(d) The BA'AL HA'ME'OR and the RA'AVAD (as cited by the Ritva) rule that an
Esrog of Orlah may indeed be used on the remaining days of Sukos. On the
first day it may not be used because it is not "Lachem," since it may not be
eaten, like the Gemara says.
According to their opinion, though, why is it not "Ketutei Michtas
Shi'urei?" Since it must be burned, it should be "Ketutei Michtas Shi'urei"
and be Pasul for all seven days of Sukos!
The answer might be that TOSFOS (DH l'Fi) makes a point of saying that the
obligation to burn Orlah is not only mid'Rabanan, but it is even mid'Oraisa.
The Torah requires that Orlah be burned and not just buried. (The Gemara
nowhere tells us explicitly that Orlah must be burned *mid'Oraisa*, but
Tosfos suggests that this might be the case.) Why does Tosfos go to such
lengths to show that burning Orlah is a Mitzvah d'Oraisa? Perhaps Tosfos
maintains that if the Mitzvah to burn it is only mid'Rabanan, then "Ketutei
Michtas Shi'urei" will not apply. "Ketutei Michtas Shi'urei" does not mean
that anything which is Asur b'Hana'ah is not considered to have a Shi'ur,
but rather it means that anything which the *Torah* commands to burn does
not have a Shi'ur. If it was only the Rabanan who required that Orlah be
burned, then it is still not considered burned and there is no Pesul of
"Ketutei Michtas Shi'urei."
Perhaps the Ba'al ha'Me'or agrees with the logic of Tosfos, that "Ketutei
Michtas Shi'urei" applies only when there is a Mitzvah d'Oraisa to burn the
item. However, he argues with Tosfos and maintains that when it comes to
Orlah, there is no Mitzvah d'Oraisa to burn it. Therefore, an Esrog of Orlah
is not Pasul because of "Ketutei Michtas Shi'urei," and hence it is Pasul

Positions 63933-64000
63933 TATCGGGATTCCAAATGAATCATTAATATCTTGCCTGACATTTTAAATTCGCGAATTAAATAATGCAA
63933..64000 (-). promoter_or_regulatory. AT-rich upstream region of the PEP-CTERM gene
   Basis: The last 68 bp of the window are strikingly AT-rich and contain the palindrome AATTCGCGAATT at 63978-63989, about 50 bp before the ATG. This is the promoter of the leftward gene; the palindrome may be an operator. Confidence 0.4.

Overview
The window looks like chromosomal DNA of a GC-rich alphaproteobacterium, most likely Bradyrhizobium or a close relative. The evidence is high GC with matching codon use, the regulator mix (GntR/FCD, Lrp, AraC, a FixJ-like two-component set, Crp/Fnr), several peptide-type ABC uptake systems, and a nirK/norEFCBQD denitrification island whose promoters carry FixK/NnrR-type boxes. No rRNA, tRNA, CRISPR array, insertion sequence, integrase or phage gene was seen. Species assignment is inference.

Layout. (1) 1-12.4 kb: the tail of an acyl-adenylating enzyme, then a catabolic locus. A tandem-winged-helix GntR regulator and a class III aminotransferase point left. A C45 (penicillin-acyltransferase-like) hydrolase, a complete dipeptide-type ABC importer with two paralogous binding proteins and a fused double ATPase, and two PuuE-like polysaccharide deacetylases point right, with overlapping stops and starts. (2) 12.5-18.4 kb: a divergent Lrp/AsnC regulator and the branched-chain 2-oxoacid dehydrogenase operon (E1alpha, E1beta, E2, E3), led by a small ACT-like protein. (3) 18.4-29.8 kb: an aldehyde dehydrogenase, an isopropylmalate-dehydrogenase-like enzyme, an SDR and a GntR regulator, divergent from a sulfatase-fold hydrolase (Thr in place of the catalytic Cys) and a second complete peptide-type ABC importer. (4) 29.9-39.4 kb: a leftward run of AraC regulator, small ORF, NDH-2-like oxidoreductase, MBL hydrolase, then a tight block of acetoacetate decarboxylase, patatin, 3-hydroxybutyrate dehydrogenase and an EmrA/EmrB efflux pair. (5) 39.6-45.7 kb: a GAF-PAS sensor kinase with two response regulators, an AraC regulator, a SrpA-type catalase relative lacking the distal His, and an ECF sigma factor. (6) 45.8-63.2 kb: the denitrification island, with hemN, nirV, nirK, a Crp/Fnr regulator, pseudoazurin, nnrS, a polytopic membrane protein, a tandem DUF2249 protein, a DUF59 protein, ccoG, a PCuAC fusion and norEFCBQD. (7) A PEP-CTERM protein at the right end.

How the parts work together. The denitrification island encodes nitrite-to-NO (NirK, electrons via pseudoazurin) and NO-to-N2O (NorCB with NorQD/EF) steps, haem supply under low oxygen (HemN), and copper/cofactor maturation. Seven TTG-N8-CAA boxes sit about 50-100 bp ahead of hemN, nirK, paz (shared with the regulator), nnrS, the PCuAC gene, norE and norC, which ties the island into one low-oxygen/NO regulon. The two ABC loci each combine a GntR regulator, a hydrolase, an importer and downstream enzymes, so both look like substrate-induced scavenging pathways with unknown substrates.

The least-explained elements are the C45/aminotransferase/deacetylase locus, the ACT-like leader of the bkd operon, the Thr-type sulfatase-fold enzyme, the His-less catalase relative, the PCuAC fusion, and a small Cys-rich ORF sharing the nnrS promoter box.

only on the first day.
Similarly, Terumah Teme'ah is only Pasul on the first day. Why does "Ketutei
Michtas Shi'urei" not apply? Since Terumah of fruits (other than wine and
oil) is only mid'Rabanan, there is no Mitzvah d'Oraisa to burn an Esrog of
Terumah Teme'ah, and therefore "Ketutei Michtas Shi'urei" does not apply.
(e) The RAMBAN (in Lulav ha'Gadol) and the RITVA (34b, 35a) explain that
when the Gemara says "Ein Bo Heter Achilah," it actually means that it is
Asur b'Hana'ah and not just b'Achilah, and thus it is "Ketutei Michtas
Why does the Gemara give the reason of "Ein Bo Din Mamon?" That certainly
does not mean that it is Asur b'Hana'ah! It must be that this reason is
mentioned only to explain the case of an Esrog of Ma'aser Sheni (as we
explained above), and it was not meant to be an explanation for why an Esrog
of Orlah cannot be used. (In fact, the Ritva goes so far as to say that
Orlah *does* have a "Din Mamon." Even though Orlah is Asur b'Hana'ah, its
owner still has legal ownership over it. This is a subject debated by the